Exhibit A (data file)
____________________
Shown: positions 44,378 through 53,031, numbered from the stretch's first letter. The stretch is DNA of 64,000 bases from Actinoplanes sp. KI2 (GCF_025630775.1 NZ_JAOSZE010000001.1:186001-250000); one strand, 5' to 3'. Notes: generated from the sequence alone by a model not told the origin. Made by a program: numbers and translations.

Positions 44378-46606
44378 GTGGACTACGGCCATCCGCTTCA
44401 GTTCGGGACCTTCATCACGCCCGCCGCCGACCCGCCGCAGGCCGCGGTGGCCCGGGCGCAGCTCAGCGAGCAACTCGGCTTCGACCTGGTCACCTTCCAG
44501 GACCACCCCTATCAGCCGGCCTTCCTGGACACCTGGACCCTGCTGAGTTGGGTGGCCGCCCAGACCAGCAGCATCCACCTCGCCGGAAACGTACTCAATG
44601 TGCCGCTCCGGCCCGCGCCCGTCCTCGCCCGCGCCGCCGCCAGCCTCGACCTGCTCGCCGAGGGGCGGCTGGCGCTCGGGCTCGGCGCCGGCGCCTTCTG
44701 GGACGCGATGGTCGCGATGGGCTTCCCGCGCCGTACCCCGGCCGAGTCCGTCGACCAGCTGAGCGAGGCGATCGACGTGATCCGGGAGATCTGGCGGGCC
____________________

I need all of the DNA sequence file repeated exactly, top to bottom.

Shown: positions 44,378 through 53,031, numbered from the stretch's first letter. The stretch is DNA of 64,000 bases from Actinoplanes sp. KI2 (GCF_025630775.1 NZ_JAOSZE010000001.1:186001-250000); one strand, 5' to 3'. Notes: generated from the sequence alone by a model not told the origin. Made by a program: numbers and translations.

Positions 44378-46606
44378 GTGGACTACGGCCATCCGCTTCA
44401 GTTCGGGACCTTCATCACGCCCGCCGCCGACCCGCCGCAGGCCGCGGTGGCCCGGGCGCAGCTCAGCGAGCAACTCGGCTTCGACCTGGTCACCTTCCAG
44501 GACCACCCCTATCAGCCGGCCTTCCTGGACACCTGGACCCTGCTGAGTTGGGTGGCCGCCCAGACCAGCAGCATCCACCTCGCCGGAAACGTACTCAATG
44601 TGCCGCTCCGGCCCGCGCCCGTCCTCGCCCGCGCCGCCGCCAGCCTCGACCTGCTCGCCGAGGGGCGGCTGGCGCTCGGGCTCGGCGCCGGCGCCTTCTG
44701 GGACGCGATGGTCGCGATGGGCTTCCCGCGCCGTACCCCGGCCGAGTCCGTCGACCAGCTGAGCGAGGCGATCGACGTGATCCGGGAGATCTGGCGGGCC